And the response as just plain text: is not a registered email address! caccabad

Wait. What? That's all? The gears started turning at this point.

What if I could somehow subvert that request and return a valid result? And what does a valid result even look like? First thing is first, I need to make sure DNS points to somewhere I control.

I logged into the local fileserver. Here at home, I am running dnsmasq which is an awesome little utility that provides DHCP services, and local DNS + forwarding. I added an address for and point it back to this machine.

Next step was to actually respond to the request. This is when I thought of mst's wonderful Web::Simple. So my first attempt at returning a result was this:

So how did I run this? I mean it looks like a dumb CGI script. Easy. Plack. I simply said:
sudo plackup -p 80 hacks.psgi

(I know running on port 80 while sudo is fail, but remember this is a quick hack. A better solution would have been for me to write some iptables rules to send the traffic to a non-privileged port)

As you can see, I naively thought that perhaps the server was simply hashing the result and returning it. It would need to be something the client can do too. That failed. So I tried other combinations of things and ultimately wasn't able to make any headway.

Then another bright idea came to mind, what if I decompiled the .swf and peered inside the action script to see what it doing? So I downloaded a couple of flash decompilers and installed them in a windows vm. The first one was lame and wouldn't let me see the action script at all without paying (har har). The second one was much more generous though. It let me look but not copy the code. WIN.

So take a peak inside and what do I see? Something like this:

Nuh-uh. Really? That dumb?

So I adjust my code like so:

And like magic it works.

The last step in the process for me is to be able to play the game offline. So I try to load the .swf directly in the browser. So far so good. Even the register check still works. But when I go to press "Start" it wants to popup a window and take me back to their website. Well that is dumb. I want to play it offline.

So back into the decompiler I go and I find another tidbit that is explicitly checking the URL for their domain name. Huh. So I adjust my Web::Simple app one last time to search up the file directly:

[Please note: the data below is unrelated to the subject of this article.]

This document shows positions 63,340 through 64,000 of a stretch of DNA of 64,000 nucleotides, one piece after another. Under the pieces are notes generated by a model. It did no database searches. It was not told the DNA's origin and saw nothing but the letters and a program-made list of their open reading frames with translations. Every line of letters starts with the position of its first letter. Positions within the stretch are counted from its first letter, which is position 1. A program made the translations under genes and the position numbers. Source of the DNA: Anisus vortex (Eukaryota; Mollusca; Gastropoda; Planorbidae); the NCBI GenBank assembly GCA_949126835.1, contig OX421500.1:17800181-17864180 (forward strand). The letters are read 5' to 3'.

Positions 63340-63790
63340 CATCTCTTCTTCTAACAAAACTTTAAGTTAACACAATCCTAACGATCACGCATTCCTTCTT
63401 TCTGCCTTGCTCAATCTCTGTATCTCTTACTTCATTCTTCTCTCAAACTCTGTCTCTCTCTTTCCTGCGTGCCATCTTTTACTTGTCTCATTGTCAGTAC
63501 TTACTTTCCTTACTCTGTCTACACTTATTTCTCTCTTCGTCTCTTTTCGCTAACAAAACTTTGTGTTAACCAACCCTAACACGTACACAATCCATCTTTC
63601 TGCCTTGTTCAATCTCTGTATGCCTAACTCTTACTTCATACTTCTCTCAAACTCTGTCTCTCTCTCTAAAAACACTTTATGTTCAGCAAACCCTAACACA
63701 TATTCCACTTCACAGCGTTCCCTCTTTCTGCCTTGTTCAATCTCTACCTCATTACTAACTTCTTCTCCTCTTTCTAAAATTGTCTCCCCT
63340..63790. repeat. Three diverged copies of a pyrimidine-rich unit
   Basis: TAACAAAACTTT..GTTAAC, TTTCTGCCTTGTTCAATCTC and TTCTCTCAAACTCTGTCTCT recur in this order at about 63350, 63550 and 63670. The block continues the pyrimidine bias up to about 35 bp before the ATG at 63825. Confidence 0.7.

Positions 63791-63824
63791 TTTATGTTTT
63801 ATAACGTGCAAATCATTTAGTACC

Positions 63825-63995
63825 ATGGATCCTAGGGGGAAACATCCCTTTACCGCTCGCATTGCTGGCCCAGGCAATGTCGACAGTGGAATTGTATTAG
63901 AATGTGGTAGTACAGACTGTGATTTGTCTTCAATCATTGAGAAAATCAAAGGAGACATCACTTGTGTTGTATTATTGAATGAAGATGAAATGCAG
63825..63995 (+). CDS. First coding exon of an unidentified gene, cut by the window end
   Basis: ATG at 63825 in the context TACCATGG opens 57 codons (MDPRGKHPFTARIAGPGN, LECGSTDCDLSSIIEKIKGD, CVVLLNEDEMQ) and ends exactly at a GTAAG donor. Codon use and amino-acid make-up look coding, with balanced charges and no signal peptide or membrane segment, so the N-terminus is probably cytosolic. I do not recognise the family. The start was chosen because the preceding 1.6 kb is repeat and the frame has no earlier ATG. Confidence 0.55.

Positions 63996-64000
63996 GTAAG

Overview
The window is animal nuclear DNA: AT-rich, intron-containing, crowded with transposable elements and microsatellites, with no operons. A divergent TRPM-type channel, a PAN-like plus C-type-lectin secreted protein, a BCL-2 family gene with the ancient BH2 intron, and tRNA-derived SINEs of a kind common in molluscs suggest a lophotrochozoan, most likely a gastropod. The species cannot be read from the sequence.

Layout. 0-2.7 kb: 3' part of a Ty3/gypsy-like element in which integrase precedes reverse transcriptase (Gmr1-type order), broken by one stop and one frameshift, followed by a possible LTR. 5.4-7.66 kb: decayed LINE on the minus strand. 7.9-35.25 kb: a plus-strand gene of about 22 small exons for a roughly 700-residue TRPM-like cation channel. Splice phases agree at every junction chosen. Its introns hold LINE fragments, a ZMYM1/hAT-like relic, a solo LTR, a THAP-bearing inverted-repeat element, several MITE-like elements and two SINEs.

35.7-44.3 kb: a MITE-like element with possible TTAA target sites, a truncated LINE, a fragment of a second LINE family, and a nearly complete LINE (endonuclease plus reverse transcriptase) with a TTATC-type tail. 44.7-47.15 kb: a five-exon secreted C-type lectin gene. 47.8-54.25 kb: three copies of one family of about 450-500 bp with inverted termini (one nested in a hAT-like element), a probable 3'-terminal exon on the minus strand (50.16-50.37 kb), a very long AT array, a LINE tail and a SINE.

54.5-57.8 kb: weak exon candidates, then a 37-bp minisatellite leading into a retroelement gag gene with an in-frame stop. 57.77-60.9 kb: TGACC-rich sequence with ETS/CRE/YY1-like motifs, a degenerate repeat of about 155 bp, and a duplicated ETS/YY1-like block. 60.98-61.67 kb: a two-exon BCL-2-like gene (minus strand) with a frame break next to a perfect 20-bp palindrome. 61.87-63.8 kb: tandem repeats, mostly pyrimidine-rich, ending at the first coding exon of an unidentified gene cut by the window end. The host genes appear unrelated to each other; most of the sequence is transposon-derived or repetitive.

Now it works whenever I want. But was it really worth my time and effort? No. All in all, it took me about 1.5 hours from start to finish (knowing nothing about Web::Simple, Plack, and futzing with flash decompilers). It would have been much easier to just go get the credit card from the wallet in the other room and pay them the ten bucks first instead of showing off my 1337 skillz. That said, this morning, I did pay them for their wonderful game:

Tuesday, March 2, 2010

Encouraging Contributors

I think one of the most awesome things about doing open source/free software work is working with others toward a common goal. Of course, when you hold the reins of a projects you can't do everything to please everyone. So the simplest course of action is to encourage people to write failing tests for the functionality they would like to see.

This is surprisingly effective for getting regular, active contributors. Of course, once the test is written, and the contributor is confident it tests what they want it to test, it is a simple hop to peering into the code itself and making their own test pass. And usually all that takes is guiding the new found contributor in the right direction: "Oh, your testing for stuff in, you know, you could probably add that easily if you do X".

I think that near-instant gratification is important and it makes herding the cats that much easier. It makes my life that much easier and I am sure I make other people's lives easier when I participate in the same fashion.

That said, Perl has a great testing culture developed that makes it very easy to cast the "Write me a test" net, far and wide. Plunk down a new t/foo.t, and fire it off with prove -l. No need to spin up a gigantic harness to make the magic happen.

mst is (in)famous for getting work out of people by suggesting projects and ideas to others. Even going as far as private messaging me on IRC about an orphaned module that could use some POEx::SessionInstantiation lovin'. And his method for encouraging contributors is equally as valid and important as well.

In the grand scheme of things, we are all trying to make software development easier. Perl, CPAN, its culture of testing, the community at large-- It all just makes it that much better.